EXACTERY

            I recall people moaning about bureaucracy in the old Ministry of Works; lazy buggers leaning on shovels; all the usual. Then you realise what they actually achieved, and contrast it with the bloody FultonHogan/Chorus/subcontractor/subcontractor/self-employed approach – a Warehouse type “everyone gets a bargain/everyone clips the ticket”.

            Vogel Computer Centre was run on extremely tight reins and supported a number of departments. Moving on to the banking sector from there (Databank and trading banks) was a bloody eye opener in terms of inefficiency, waste, needless bureaucracy, difficulties in getting decisions made, troughing, management being wined and dined by salesmen – then making technical decisions for which they weren’t qualified ….. the list goes on.

            Government Departments run on corporate lines are the problem – often run as highly paid CEO’s feifdoms. That’s what the 1980’s brought us all.
            The old public service might have been ripe for ridicule, but post-Douglas et al I think I’d rather have walk shorts, socks and sandals!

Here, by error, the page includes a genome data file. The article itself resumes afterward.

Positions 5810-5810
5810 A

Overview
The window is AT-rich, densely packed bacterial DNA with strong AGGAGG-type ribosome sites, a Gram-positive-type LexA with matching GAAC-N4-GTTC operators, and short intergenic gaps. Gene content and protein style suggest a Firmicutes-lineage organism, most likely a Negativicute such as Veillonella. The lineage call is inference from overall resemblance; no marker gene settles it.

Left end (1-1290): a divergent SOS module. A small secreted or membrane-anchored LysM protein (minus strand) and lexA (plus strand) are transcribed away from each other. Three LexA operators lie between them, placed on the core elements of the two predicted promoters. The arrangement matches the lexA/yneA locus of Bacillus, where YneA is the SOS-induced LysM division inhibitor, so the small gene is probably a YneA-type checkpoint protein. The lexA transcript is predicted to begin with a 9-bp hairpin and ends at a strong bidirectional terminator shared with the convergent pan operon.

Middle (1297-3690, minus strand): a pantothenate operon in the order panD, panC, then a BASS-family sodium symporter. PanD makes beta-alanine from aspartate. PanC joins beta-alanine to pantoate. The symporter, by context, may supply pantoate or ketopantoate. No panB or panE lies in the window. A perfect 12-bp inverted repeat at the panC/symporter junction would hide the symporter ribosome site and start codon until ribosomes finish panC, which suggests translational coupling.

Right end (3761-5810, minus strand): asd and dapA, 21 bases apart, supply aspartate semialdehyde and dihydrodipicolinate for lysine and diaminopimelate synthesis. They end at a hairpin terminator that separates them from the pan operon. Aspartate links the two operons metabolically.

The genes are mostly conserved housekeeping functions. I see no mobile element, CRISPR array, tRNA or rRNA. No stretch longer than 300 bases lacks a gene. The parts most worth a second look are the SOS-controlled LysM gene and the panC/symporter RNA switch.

• greywarbler 7.1.1.3.2.1

              Tim
              You mention fiefdoms. That causes me concern too.

              There is the Transport one where there is a huge budget for them to spend however they like, providing they can produce apparently irrefutable stats to back their ideas. And they are so sure they are right. Consultation is about perhaps leaving a memorial tree on the blitzkreig road they are planning.

              Government, seems to hand over its authority completely to the administrators. ‘I can’t do anything it’s an operational matter.’ Or the plan has been researched and consulted on for years, it’s time to move on it. A road to hell, nice and straight and fast. I’m not saying that they are all wrong but they have too much autonomy.

        • QoT 7.1.1.4

          private is easily more efficient in many areas.